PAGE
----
Since 2012, the Good Food Purchasing Program has made a difference in all Los Angeles City Departments and LAUSD that serve together approximately 750,000 meals a day. The extent of its influence on food supply chains can be best examined by focusing on the most prominent example, the LAUSD serving over 600,000 students. The Good Food Purchasing Program increased considerably LAUSD’s purchase of sustainable local products. In the first year of enrolment the LAUSD went from less than 10% local sourcing of produce, to an average of 60% local produce, redirecting USD 12 million to support more sustainable production and avoiding long transport routes. As a result, 150 new well-paid food chain jobs were created in L.A. County, including food processing, manufacturing and distribution. In another example, LAUSD’s bread distributor had been sourcing out-of-state wheat for its USD 45-55 million annual servings of rolls, but today, most of the L.A. school district’s rolls are made from wheat grown on 44 Food Alliance-certified farms in California, milled in downtown L.A., and prices have stayed the same over the last three years. These impacts extend beyond LAUSD as Gold Star Foods now distributes these same products to over 550 schools across the western United States. Additionally, because of its engagement in Good Food principles due to GFPP, the LAUSD School Board adopted a resolution calling on a major Californian grower to honour its union contract with the United Farm Workers, which represents 5,000 farm workers. There has been a 15 per cent decrease in spending on meat by LAUSD due to implementing Meatless Mondays (a recommendation in the Good Food Purchasing Program), which each week saves about 19.6 million gallons of water. Additionally, a USD 20 million five-year contract was awarded for chicken produced free from routinely administered antibiotics, whereas previously the contract always went to the lowest bidder of conventionally produced poultry. From 2011 to 2017, LAUSD reduced purchases of all industrially-produced meat (beef, poultry and pork) by 32 per cent, which according to the Center for Good Food Purchasing’s estimate led to reductions in their carbon and water footprint by 20 per cent and 20.5 percent per meal, respectively, since the baseline year of 2012. The reduced carbon footprint translates to about 9 million kg of CO 2 emissions avoided per year – the equivalent to taking 1,930 cars off the road, and the water saved results in a total annual water savings of more than 1 billion gallons, enough water to fill 1,760 Olympic-sized swimming pools every year.
Besides achieving considerable improvements in all five value categories, additional impressive impacts are achieved in terms of environmental sustainability. Within about four years, the percentage change in environmentally sustainable purchases of four institutions that have participated in multiple Good Food Purchasing Program assessments is 3.3 per cent, i.e. they now allocate an additional USD 4.3 million annually to environmentally sustainable producers. By 2020, the Center aims for all public institutions currently enrolled to source at least 5 per cent of total dollars spent annually on food from Level 3 Environmentally Sustainable Producers (mainly USDA Organic certified), which would be a total of USD 44,727,806. Moreover, the percentage change in purchases from smallholder producers for the same four institutions is now 3.2 per cent, i.e. they now purchase an additional USD 4.4 million annually from smallholders (in just four years, starting from a baseline of 0.1 per cent).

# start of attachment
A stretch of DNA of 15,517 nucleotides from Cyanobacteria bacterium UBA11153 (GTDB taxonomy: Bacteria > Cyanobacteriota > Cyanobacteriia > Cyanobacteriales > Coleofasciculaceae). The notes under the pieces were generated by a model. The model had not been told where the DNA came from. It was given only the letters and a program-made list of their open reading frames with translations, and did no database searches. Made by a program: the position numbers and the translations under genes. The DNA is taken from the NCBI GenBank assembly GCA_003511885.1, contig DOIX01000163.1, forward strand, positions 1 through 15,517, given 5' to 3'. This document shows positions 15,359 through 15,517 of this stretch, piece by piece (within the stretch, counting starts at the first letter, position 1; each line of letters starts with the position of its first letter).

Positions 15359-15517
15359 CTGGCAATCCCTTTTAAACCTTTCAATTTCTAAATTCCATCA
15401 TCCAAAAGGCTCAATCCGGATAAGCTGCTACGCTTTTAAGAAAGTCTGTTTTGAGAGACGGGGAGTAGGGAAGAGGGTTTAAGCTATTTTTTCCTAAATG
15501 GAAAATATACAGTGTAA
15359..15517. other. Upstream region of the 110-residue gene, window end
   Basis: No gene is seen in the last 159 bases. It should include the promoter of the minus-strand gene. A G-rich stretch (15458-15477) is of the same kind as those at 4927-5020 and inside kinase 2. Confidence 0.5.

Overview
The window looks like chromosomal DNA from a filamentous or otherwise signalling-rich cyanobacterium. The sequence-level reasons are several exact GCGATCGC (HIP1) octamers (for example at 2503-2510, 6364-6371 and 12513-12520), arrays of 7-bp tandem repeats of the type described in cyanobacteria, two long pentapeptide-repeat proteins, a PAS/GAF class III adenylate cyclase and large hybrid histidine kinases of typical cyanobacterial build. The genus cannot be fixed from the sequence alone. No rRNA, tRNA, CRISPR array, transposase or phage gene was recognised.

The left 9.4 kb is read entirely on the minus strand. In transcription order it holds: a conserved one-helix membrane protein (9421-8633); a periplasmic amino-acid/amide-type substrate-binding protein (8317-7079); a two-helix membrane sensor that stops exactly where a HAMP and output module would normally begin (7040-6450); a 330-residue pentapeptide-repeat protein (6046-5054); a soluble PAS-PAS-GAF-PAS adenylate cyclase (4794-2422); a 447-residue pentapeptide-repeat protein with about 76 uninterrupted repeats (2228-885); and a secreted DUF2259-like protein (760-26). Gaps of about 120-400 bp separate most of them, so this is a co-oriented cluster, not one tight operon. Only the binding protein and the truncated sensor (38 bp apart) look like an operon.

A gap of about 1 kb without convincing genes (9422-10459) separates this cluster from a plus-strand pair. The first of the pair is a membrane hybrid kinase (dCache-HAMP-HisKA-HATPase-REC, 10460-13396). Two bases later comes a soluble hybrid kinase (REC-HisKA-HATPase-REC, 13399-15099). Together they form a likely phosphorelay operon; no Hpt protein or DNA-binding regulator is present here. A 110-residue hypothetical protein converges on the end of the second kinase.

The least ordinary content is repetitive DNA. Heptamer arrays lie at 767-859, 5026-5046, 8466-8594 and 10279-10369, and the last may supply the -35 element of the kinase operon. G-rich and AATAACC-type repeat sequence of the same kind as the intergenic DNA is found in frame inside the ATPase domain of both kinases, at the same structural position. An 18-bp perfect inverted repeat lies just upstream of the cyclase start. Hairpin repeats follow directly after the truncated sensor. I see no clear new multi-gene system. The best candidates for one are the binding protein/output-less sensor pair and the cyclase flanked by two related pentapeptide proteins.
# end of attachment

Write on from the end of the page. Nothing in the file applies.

L.A. City Departments and LAUSD set an example that has since influenced many other areas in the United States. The Program has set off a nationwide movement to adopt the Program standards in localities small and large, and inspired the creation of the Center for Good Food Purchasing, a NGO which now owns and manages the programme, as well as its expansion across the United States. By now 27 public institutions in 14 U.S. cities are enrolled, which collectively spend nearly USD 895 million on food each year. The Good Food Purchasing Program has encouraged elected and governmental officials to re-examine how they can use public budgets to better serve their community. That fundamental shift in thinking will produce important positive results for years to come.
The notable success of the Good Food Purchasing Program in 2012 led to a substantial number of requests for technical assistance from other cities and food policy councils looking to implement similar strategies. This led to the development of the Center for Good Food Purchasing in 2015, which now operates the national expansion. As of 2018, several other cities (San Francisco, CA; Oakland, CA; Chicago, IL; Cook County, IL) have adopted the Good Food Purchasing Program and campaigns are underway in many additional cities (Austin, TX; Chicago, IL; Cincinnati, OH; Madison, WI; Minneapolis/St. Paul, MN; New York; Washington, D.C.; and Baltimore) to push for its adoption. The Program is adaptable to specific contexts and such adaptations have been used to further advance agroecology, e.g. in Cook County. According to the Center’s staff, the Good Food Purchasing Program could be applied anywhere, including in low-income countries.
Center for Good Food Purchasing, Good Food Purchasing Programme, Purchasing Standards for Food Service Insitutions, September 2017
Anna Lappé, School lunch menu is about more than taste, price, in: San Francisco Chronicle, 15.5.2016
Sarah Reinhardt & Kranti Mulik, Union of Concerned Scientists, Purchasing Power. How Institutional “Good Food” Procurement Policies Can Shape a Food System That’s Better for People and Our Planet, 2017
Delwiche, A. & Lo, Joann, Los Angeles’ Good Food Purchasing Policy, in: Progressive Planning No. 197, Fall 2013
Los Angeles Food Policy Council, Good Food Purchasing Porgram: Redefining Food Procurement, 2015
Good Food Purchasing Program
Adopted first by the City of Los Angeles in 2012, the Good Food Purchasing Program achieved that in L.A. institutions, which serve about 750,000 meals a day, children get more local, sustainable, fair and humanely produced food to eat.